Should I Get an HIV Test?

Who should get tested?

You should consider getting tested if you:

  • Had oral, vaginal, or anal sex with anyone without using a condom
  • Had or have a sexually transmitted disease, tuberculosis, or hepatitis
  • Shared needles for injecting drugs, or had sex with someone who does
  • Exchanged sex for money or drugs
  • Had sex with a male or female sex worker

What is an HIV antibody test?

The only way to tell if you have HIV is to be tested. An HIV test is not a test for AIDS (also known as Stage 3 HIV). The test looks for antibodies to HIV, the virus that causes AIDS. HIV antibodies are produced by a person’s body who has been exposed to HIV to fight HIV infection. If you test positive for HIV antibodies, it means HIV is in your body.

When should I get tested?

You should wait about three months after you might have come in contact with HIV before getting tested. It can take weeks for HIV antibodies to show up on the test, people who were recently exposed can still test negative. During this waiting period, it is important that you avoid any behaviors that could cause another exposure. Don’t have sex, or if you do have sex, be sure to use latex condoms every time. Avoid injecting drugs, but if you do, don’t share your works (needles and syringes). If you must share your works, be sure to clean them with bleach and water.

Why get tested?

Many people have done something and later have second thoughts. You may be feeling that way right now. Maybe something else happened that now causes concern for your health. In situations like these, taking the test with a negative result may bring you peace of mind.

It’s important to know if you are living with HIV. If you test positive, you can take steps to be certain you don’t accidentally pass HIV to your loved ones or anyone else. Knowing you have HIV can also help you make needed changes to protect your own health. While there is no cure for HIV, recent advances in medication provide clear benefits to early treatment. People living with HIV can lead long and healthy lives by getting help early.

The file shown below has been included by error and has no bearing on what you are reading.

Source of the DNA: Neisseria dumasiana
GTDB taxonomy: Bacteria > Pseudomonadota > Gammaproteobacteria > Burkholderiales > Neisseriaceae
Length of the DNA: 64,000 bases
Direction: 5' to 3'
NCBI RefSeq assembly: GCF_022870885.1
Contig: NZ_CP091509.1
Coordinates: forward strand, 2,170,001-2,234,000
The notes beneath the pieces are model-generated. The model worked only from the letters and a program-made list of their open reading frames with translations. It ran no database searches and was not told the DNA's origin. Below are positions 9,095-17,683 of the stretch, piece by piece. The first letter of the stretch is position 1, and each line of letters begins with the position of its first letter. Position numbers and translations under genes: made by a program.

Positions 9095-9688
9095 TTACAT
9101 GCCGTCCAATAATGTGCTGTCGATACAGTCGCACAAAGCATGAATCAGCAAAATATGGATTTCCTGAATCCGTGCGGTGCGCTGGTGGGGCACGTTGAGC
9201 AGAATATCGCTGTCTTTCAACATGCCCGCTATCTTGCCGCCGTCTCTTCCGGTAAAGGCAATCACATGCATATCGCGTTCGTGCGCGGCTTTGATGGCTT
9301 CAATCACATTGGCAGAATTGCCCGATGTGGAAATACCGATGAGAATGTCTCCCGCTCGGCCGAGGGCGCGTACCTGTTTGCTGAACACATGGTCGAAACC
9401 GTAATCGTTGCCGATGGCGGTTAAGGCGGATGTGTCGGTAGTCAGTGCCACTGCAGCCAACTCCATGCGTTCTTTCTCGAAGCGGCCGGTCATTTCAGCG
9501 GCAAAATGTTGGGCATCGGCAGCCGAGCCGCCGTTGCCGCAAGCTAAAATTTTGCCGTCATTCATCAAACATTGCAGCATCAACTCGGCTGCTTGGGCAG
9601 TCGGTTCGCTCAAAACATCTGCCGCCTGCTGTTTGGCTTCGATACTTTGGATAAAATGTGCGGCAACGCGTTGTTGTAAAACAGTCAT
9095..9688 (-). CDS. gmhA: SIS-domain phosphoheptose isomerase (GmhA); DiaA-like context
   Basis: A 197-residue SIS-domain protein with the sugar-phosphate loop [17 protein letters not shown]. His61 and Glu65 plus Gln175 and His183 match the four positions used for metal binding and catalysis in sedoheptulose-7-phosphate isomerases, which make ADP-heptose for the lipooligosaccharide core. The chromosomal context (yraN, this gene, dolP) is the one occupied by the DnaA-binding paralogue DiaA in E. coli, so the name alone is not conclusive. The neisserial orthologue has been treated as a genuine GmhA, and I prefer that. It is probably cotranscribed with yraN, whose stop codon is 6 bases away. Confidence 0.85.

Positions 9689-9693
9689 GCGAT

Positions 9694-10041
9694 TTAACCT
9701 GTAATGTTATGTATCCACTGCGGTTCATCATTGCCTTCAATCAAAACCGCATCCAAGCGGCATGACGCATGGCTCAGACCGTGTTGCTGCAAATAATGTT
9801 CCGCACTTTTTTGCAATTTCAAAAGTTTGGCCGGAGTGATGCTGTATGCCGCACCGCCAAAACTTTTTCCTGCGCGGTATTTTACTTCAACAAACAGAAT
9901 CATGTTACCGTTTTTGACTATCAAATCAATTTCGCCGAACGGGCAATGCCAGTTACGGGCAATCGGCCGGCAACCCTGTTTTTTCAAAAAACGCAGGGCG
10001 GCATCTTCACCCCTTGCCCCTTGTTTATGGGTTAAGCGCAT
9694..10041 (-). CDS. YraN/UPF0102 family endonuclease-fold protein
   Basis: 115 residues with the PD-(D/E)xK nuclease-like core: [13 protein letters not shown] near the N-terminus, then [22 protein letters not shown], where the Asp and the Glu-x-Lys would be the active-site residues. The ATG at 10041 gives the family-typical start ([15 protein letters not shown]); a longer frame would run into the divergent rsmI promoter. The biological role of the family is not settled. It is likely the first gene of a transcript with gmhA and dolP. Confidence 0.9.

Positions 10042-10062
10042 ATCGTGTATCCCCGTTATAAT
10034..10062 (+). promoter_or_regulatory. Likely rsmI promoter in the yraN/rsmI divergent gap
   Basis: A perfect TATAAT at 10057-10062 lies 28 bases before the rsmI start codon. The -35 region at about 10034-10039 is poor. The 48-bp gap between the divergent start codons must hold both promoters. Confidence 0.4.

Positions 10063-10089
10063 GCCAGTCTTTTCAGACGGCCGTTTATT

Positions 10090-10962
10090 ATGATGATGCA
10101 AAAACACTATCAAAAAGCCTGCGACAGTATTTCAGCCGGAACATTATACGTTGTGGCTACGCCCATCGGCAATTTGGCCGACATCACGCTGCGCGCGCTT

What happens when I go for an HIV test?

At DSHS testing sites, a counselor will discuss taking the test. You will be asked to talk about what concerns you. Why do you think there’s a chance you have HIV? When you take the test, a small amount of blood will be drawn from your arm or finger.

Some locations even take test samples from inside your mouth. The sample is sent to a laboratory for testing. You may have to wait two weeks or more for your test results. Talk to your counselor about when you are to come back and make sure you return for your results. At DSHS-funded HIV testing sites, test results can only be given in person, not over the telephone, by mail, or email.

What does a negative result mean?

A negative test result means there were no HIV antibodies found at the time of the test. But if you’ve had any type of sex without a condom or if you’ve shared needles within the last three months, you will need to be tested again later. Talk to your counselor honestly about when you have been at risk, and when you might need to come back and be tested again. A negative HIV test does not mean you are immune from HIV. If you have unprotected sex or share needles, you could still acquire HIV in the future.